Academic journal article Military Review

The Origins of Major Wars

Academic journal article Military Review

The Origins of Major Wars

Article excerpt


WARS, Dale C. Copeland, Cornell University Press, Ithaca, NY, 2000, 311 pages, $45.00.

Dale C. Copeland, a professor of political science at the University of Virginia, defines major wars as high intensity conflicts in which national existence as a great power, if not a sovereign country, is at stake. His is a simple thesis that is not simple minded: from antiquity through World War II, major wars have been a preventive policy by which a government seeks to preserve its military status against a potential rival on the ascent.

The classic case, to which Copeland devotes two chapters, is that of Imperial Germany on the eve of World War I. Although Germany clearly had the best army in the world, it could not match Russia in the realm of potential economic power-land, raw materials, and size of population. If it did not reduce Russia's capabilities while it still had the capacity, Germany's future would have been dim indeed. Worst of all, in 1914, Germany's future was near-term. Russia's army and economy was modernizing, thanks to French capital investment.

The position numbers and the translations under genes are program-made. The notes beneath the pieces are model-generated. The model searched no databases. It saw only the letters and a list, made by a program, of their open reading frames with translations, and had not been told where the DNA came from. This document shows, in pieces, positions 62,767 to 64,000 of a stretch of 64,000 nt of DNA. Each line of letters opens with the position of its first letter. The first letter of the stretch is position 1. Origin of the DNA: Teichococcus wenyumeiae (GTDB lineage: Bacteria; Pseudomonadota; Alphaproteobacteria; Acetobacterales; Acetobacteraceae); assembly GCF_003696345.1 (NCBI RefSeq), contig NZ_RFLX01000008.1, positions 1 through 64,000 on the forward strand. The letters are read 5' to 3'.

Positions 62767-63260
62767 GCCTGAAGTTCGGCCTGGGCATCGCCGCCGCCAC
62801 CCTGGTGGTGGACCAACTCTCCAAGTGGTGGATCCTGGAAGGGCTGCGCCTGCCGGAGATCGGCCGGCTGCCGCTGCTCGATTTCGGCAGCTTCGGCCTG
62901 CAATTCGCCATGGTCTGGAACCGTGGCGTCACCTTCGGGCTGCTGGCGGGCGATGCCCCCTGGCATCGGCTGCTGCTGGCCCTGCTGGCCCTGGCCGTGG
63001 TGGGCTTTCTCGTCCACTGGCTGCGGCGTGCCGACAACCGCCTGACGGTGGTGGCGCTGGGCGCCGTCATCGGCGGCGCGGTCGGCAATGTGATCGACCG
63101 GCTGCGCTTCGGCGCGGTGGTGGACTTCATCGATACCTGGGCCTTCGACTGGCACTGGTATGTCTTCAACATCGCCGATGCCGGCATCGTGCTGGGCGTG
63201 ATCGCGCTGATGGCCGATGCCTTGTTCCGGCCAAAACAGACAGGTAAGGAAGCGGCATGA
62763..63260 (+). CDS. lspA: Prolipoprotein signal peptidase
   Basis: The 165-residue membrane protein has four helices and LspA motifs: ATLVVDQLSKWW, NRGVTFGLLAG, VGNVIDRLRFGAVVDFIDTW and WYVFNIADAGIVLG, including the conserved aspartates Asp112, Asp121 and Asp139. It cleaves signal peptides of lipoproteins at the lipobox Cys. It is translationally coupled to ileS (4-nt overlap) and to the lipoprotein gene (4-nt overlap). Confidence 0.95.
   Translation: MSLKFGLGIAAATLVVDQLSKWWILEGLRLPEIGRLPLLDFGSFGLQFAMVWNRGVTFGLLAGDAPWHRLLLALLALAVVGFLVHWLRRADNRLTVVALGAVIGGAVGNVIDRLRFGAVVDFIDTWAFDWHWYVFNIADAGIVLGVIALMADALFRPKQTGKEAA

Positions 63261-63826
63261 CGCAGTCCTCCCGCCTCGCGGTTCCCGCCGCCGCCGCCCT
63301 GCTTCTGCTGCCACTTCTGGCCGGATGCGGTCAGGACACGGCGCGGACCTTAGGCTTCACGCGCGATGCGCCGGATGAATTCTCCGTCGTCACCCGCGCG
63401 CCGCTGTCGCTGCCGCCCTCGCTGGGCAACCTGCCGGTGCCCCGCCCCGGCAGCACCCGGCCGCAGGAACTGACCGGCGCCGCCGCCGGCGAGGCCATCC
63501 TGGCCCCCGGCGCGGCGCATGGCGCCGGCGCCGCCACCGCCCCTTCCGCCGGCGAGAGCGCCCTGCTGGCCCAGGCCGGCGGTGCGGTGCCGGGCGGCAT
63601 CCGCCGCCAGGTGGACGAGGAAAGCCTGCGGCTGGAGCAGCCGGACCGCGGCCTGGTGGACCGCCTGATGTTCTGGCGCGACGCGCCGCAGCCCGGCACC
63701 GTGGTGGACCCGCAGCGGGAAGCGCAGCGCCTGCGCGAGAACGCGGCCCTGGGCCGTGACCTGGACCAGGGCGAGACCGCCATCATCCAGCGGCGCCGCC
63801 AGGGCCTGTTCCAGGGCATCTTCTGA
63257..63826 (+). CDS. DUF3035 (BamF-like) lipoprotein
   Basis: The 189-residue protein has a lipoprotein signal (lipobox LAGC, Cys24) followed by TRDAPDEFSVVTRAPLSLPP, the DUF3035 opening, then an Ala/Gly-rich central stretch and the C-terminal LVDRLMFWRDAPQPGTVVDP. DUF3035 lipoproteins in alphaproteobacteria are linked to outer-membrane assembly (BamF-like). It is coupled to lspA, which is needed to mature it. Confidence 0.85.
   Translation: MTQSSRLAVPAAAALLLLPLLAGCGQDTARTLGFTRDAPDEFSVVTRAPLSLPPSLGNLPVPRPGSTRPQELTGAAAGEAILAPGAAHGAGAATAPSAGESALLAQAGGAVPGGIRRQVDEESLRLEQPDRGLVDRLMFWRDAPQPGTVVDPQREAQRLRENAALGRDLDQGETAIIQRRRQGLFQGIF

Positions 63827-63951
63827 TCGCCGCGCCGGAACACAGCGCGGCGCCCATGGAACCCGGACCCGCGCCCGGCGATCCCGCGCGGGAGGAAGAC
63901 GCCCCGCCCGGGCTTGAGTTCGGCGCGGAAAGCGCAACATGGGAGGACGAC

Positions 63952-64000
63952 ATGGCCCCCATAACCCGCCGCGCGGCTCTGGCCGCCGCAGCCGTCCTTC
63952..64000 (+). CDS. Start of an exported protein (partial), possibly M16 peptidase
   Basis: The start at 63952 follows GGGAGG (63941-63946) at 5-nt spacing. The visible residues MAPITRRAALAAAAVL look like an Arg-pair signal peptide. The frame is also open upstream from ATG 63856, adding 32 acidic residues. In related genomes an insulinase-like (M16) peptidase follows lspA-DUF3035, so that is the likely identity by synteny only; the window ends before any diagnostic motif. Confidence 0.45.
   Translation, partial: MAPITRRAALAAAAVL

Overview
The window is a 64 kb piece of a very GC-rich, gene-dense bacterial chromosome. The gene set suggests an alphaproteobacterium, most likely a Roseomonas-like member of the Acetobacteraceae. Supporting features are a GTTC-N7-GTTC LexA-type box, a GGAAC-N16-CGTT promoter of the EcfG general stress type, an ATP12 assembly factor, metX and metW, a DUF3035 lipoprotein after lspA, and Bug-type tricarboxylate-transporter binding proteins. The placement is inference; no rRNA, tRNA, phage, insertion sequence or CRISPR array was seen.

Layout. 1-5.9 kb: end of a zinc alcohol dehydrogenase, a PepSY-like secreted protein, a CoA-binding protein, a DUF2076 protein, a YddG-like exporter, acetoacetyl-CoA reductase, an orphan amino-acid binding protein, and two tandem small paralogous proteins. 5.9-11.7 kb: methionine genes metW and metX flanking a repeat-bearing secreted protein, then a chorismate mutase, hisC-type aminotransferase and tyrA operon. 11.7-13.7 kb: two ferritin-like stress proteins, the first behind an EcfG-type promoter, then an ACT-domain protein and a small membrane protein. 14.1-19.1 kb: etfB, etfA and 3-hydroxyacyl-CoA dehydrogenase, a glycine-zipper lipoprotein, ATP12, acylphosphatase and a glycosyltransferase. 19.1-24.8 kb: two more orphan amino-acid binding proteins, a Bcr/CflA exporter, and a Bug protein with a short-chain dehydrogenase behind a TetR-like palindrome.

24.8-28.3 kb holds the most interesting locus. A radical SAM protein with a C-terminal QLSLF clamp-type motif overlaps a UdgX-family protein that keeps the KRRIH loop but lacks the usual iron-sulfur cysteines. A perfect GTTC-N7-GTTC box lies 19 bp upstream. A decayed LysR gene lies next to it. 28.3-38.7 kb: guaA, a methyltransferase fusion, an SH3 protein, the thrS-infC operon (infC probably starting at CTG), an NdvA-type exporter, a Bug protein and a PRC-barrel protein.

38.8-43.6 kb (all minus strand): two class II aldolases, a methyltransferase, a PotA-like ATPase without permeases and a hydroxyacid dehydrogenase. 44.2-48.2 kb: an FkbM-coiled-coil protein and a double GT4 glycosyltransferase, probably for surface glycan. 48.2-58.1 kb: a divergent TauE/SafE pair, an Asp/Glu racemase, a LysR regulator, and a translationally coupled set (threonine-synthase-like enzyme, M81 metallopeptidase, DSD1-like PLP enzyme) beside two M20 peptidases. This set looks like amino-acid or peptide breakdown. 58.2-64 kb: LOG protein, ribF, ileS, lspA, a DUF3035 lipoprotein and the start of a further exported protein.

Not willing to select only specific examples that obviously support his general thesis, Copeland takes on the Napoleonic Wars and World War II (Europe), supposedly begun by megalomaniacs wanting to dominate the globe, not simply to protect the temporary status of their nationstates. If Copeland can prove that the actions of French Emperor Napoleon Bonaparte and German dictator Adolf Hitler were essentially defensive and that their wars were preventive, not imperialistic, he could prove his case.

Copeland gives it a good effort, reproducing quotations that proved these leaders' fears of domination, whether by England's commercial power in the 1800s or the Soviet Union's industrial capacity circa the 1930s. …

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